Tuesday, March 19, 2024

Jonesin' 4:42 (Erin) 


LAT untimed (Jenni)  


NYT 3:20 (Amy) 


The New Yorker untimed (pannonica) 


Universal 5:50 (Matt F) 


USA Today 3ish (Sophia) 


Xword Nation untimed (Ade) 


WSJ 4:53 (Jim) 


Matt Jones’s Jonesin’ Crossword, “One, Please” — no room for any more. – Erin’s write-up

Jonesin' solution 3/19/24

Jonesin’ solution 3/19/24

Hello lovelies! This week’s Jonesin’ involves celebrities with plural nouns for last names, and the hilarity that ensues when you remove their final S:

  • 16a. [Radio personality who’s good at archery?] ROBIN QUIVER. Robin Quivers is the co-host of The Howard Stern Show.
  • 23a. [Actor who’s good at pressing clothes?] JEREMY IRON. Jeremy Irons has been an actor for over 50 years, but he’ll always be Scar from The Lion King to me.
  • 36a. [Actress/TV host who’s good at economics?] ELIZABETH BANK. Besides tons of acting roles and hosting the 2019 remake of Press Your Luck, Elizabeth Banks has also directed films such as Cocaine Bear.
  • 47a. [Blues rocker who’s good at hauling stuff?] DEREK TRUCK. Derek Trucks joined his uncle Butch Trucks as a member of the Allman Brothers Band in 1999. He currently heads the Tedeschi Trucks Band with his wife Susan Tedeschi.
  • 57a. [Rapper/actor who’s good at holding together documents?] VINCE STAPLE. Vince Staples’ rap career started with guest appearances on songs by Earl Sweatshirt and Mike G from Odd Future. His acting roles include the remake of White Men Can’t Jump and Abbott Elementary.

Other things:

  • 2d. [Montreal CFLers] ALOUETTES. This clue made me think of the French song “Alouette,” which translates as “lark.” Apparently the song involves telling a lark which of its body parts you plan to pluck. Hmm.
  • 35d. [They’re found in the epidermis] SKIN CELLS. Besides the keratinocytes, or skin cells, there are also melanocytes that produce pigment, Langerhans cells that function as the body’s outermost immune system defense, Merkel cells which are involved in light touch sensation…
  • 4a. [China, long ago (as seen in an airline name] CATHAY. The name comes from the Khitan or Qìdān people of Northeast Asia around 1100 AD.

Universal Crossword Review by Matt F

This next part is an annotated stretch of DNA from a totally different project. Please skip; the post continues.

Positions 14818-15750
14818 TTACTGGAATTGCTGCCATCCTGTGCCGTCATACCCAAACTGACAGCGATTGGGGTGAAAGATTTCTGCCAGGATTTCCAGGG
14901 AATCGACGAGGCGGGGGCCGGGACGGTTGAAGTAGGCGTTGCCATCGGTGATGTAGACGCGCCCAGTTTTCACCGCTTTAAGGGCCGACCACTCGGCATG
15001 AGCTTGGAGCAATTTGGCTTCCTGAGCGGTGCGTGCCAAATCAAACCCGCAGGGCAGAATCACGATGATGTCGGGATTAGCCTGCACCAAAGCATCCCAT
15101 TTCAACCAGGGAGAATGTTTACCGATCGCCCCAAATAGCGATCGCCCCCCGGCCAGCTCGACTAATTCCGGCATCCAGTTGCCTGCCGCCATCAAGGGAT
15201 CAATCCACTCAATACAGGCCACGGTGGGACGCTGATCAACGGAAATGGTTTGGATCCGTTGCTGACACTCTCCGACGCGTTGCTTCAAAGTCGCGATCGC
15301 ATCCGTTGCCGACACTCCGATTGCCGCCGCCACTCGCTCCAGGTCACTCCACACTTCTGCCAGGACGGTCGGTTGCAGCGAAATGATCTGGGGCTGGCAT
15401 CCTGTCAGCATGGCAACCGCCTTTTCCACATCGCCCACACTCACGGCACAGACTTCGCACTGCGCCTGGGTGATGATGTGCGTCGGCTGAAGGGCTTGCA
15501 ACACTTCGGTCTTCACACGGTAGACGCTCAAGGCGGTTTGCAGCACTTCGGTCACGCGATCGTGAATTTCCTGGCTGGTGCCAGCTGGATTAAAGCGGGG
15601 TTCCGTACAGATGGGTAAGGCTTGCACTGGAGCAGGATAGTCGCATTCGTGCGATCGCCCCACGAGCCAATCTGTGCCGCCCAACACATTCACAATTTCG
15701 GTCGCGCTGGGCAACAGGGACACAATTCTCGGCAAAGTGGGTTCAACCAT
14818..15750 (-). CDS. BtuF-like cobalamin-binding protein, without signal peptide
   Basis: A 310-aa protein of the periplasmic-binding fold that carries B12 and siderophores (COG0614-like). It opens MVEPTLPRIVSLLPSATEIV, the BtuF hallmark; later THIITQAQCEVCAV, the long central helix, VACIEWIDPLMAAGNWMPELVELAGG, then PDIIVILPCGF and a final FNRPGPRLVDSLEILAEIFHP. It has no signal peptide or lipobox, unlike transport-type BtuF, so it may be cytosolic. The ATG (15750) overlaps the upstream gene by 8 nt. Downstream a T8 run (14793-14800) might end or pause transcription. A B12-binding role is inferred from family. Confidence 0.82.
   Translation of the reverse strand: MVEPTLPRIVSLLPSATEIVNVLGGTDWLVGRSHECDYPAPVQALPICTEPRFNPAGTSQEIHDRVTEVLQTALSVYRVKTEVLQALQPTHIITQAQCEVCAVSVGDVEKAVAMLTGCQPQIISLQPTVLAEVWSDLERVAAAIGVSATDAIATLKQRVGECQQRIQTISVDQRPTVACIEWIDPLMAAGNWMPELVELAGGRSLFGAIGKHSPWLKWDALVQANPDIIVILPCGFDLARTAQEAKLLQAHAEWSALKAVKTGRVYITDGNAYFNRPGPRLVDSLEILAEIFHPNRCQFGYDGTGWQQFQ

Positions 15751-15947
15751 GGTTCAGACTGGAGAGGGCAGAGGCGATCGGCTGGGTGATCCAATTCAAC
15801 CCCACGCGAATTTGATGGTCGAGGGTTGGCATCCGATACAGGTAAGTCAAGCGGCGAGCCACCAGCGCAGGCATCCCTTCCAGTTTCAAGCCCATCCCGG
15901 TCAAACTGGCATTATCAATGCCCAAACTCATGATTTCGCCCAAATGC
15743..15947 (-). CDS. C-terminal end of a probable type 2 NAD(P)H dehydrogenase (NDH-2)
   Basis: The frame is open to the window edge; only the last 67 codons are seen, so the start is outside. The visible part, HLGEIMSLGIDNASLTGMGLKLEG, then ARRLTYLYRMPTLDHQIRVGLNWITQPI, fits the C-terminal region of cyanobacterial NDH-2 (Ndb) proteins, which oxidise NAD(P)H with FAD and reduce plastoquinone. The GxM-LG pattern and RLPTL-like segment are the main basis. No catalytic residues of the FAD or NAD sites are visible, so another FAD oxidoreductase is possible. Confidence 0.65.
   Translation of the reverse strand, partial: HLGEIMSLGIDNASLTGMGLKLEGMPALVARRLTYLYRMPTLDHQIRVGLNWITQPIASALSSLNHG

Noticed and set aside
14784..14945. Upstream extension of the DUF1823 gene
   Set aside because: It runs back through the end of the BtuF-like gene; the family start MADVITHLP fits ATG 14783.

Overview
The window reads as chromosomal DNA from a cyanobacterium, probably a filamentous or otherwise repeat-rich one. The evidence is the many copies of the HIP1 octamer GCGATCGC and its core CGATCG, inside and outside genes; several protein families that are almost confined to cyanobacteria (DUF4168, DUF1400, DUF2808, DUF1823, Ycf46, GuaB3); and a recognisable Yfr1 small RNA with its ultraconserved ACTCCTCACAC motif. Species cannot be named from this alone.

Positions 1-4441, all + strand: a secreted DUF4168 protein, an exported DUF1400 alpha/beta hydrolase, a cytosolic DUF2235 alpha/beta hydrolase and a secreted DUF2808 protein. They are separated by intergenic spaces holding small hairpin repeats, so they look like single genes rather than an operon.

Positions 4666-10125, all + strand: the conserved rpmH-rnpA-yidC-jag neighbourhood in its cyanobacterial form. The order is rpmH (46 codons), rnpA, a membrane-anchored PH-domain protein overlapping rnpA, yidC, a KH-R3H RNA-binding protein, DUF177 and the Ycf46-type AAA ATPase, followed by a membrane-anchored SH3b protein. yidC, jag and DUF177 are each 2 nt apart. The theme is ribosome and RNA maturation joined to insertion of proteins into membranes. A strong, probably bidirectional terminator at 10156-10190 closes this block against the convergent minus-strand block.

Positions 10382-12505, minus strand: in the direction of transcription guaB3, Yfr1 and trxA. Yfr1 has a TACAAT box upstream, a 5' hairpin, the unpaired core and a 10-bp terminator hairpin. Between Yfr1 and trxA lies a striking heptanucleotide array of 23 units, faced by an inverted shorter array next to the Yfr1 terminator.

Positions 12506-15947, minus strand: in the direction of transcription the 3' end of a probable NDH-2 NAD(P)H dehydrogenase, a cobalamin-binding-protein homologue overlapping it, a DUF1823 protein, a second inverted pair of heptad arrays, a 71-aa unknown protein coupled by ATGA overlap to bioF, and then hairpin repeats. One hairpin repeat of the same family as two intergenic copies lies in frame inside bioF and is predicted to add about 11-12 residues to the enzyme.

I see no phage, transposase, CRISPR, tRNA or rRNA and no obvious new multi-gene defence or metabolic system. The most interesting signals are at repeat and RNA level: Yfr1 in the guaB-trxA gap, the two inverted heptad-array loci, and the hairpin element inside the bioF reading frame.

Title: What’s This?
Constructor: Tom Pepper and Zhouqin Burnikel
Editor: David Steinberg

Universal Solution 03.19.2024

Theme Synopsis:

In today’s puzzle we are given clues describing things by what they are not, which may leave solvers scratching their heads and shouting, “What is this?!” Well, let’s dig and see if we can figure this out.

  • 18A – [This is not a test] = RUBBER CHECK. Ha, a rubber check (don’t ask me to explain this euphemism). a rubber check is actually a check that has been returned unpaid.
  • 28A – [This is not a joke] = WATER CHESTNUT. I guess “chestnut” is a synonym for joke, and a water chestnut might be something like, “Why doesn’t water laugh at jokes? It doesn’t like dry humor!” Actually, a water chestnut is an aquatic vegetable and my family’s secret ingredient in green bean casserole.
  • 49A – [This is not a toy] = DEBUTANTE BALL. A debutante ball could be that toy kickball every teenage girl dreams of! Oh, actually, a debutante ball is a formal event for officially welcoming young women into society.
  • 64A – [This is not a game] = SAFETY MATCH. Hmm, maybe a safety match would be like a tennis game when the top seed is guaranteed to win? Sure, sounds plausible. Actually, a safety match is a type of match that requires a very specific friction surface to cause it to ignite.

Overall Impressions:

I enjoyed today’s theme. All the clues were in the language, “This is not a …” phrases, which made the theme feel less groan-worthy. It was fun to reimagine the theme entries in their alternative contexts. I HOPE TO GOD and TAP DANCERS are great in the bonus slots. Even shorter stuff like EARWORM and WACKY helped make this a fun solve from top to bottom.

Thanks for the puzzle,  Tom and Zhouqin!

Lynn Lempel’s New York Times crossword—Amy’s recap

NY Times crossword solution, 3/19/24 – no. 0319

The theme revealer in this 16×15 grid is 63a. [Game break … or a hint to interpreting the first parts of 17-, 26-, 36-, and 52-Across?], HALFTIME. It’s not about taking halves of times, but rather, time to take half of each themer’s first word as its own word.